Then the white man arrived–like a guy from Chicago moving to the country, drawn by it beauty and deciding he could improve it.

The mighty U.S. Congress mandated the Corps of Engineers maintain a channel for navigation. They complied, throwing a handful of pebbles in that allegorical gallon milk jug. later, Congress mandated the channel be made deeper to allow for more ‘progress. More pebbles in the jug. some concrete, too in the form of 33 massive lock & dam systems—and there are still 164 allegorical ounces coming down the River, now obliged to find a way around all the pebbles.

maintaining a 9 foot channel for navigation reinforces the first rule of plumbing–silt rolls downhill. Backwaters of the Mississippi which used to hold the displaced water silted in, clear up to pool 11 at Guttenberg. When I was a kid, just 50 years ago growing up on pool 13 downstream you could get from the backwaters to the main channel a half-dozen different ways. No more. One dredge cut now, with the silt send on downstream to reinforce the first rule of plumbing.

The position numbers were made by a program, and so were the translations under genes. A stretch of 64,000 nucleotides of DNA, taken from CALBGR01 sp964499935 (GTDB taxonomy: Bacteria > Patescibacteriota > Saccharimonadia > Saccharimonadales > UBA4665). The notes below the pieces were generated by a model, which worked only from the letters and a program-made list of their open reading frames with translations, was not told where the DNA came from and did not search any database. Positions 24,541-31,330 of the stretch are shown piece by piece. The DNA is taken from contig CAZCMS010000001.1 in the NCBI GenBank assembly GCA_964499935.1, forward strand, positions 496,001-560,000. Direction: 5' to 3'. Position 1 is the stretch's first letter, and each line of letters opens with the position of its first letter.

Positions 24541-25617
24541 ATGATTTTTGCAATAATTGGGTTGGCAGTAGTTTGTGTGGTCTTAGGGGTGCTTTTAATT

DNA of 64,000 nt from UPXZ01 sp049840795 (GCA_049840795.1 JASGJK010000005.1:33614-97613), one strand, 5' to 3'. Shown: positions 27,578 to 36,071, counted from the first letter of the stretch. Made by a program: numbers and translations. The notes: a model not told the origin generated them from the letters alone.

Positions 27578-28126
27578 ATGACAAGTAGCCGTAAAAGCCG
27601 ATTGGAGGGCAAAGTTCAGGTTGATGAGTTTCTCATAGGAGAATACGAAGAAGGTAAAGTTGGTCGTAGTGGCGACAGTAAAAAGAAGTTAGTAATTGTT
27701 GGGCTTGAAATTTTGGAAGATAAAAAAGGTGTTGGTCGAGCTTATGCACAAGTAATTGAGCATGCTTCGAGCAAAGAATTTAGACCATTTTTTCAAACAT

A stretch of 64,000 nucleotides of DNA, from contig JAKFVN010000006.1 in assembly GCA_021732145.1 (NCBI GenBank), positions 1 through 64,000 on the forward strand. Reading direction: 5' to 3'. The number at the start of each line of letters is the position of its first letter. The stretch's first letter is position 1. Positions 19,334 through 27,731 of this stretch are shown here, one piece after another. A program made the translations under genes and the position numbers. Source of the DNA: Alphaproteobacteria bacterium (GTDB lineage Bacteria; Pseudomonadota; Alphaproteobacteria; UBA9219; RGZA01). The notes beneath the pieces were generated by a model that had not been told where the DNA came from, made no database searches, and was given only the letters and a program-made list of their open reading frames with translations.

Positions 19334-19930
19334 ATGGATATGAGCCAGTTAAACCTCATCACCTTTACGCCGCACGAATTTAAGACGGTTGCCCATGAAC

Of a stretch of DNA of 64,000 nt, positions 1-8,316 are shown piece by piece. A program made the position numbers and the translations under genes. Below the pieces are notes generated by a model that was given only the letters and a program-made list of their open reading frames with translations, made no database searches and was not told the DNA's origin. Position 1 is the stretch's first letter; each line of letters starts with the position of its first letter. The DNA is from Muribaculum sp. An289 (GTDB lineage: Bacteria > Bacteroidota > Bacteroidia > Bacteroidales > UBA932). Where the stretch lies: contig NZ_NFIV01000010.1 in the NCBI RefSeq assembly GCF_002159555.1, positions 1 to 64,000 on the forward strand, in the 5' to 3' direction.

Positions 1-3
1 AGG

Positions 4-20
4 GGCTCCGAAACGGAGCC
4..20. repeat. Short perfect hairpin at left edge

So here we sit, mid-May, with the river just coming down out of ‘minor flood’ to ‘action stage’. Those who work on the River could care less what the USGS calls the River conditions. If you can’t launch the boat anywhere–that’s a FLOOD.

Nowadays there are about a quart of pebbles in the allegorical milk jug, with 164 ounces still coming down the River. In a few days enough of those ounces will pass downstream to the point where I can get the boat wet again. Lord willin’ this will be in just a day or two.

When this happens, the fishin’ will go from good to off the charts in a very short time. When this happens, you can read about it in this blog…once I get off the River.

Running up the Stairs

Running up the Stairs

The upper Miss is finally shaking off winter! The 10 inches of snow we received on Wednesday is already gone from everywhere but the hills, entering the water column and sparking seasonal change.

Many factors come into play in the River as we run headlong toward May. Water temperature is just one factor. I was out for the first time in a week yesterday. Water temp on the main channel varied from 35-37…pretty much where it’s been for over a month.

BUT some dark bottom areas with little current were as warm as 49 degrees! Pike typically spawn in these areas when waters warm to 45, with walleyes typically getting down to business at about 45. A female walleye can only carry eggs around for so long.

On the Miss, pre-spawn walleye location is like coming up a flight of stairs, moving ever-shallower until its time to get into shallow water with rocky-rubble bottom and spawn at night.

Some fat females were already half way up the stairs in late March. When 2nd winter arrived, they pretty much sheltered in place. Many of these fish have already spawned…even though water temps have been below the ‘ideal’.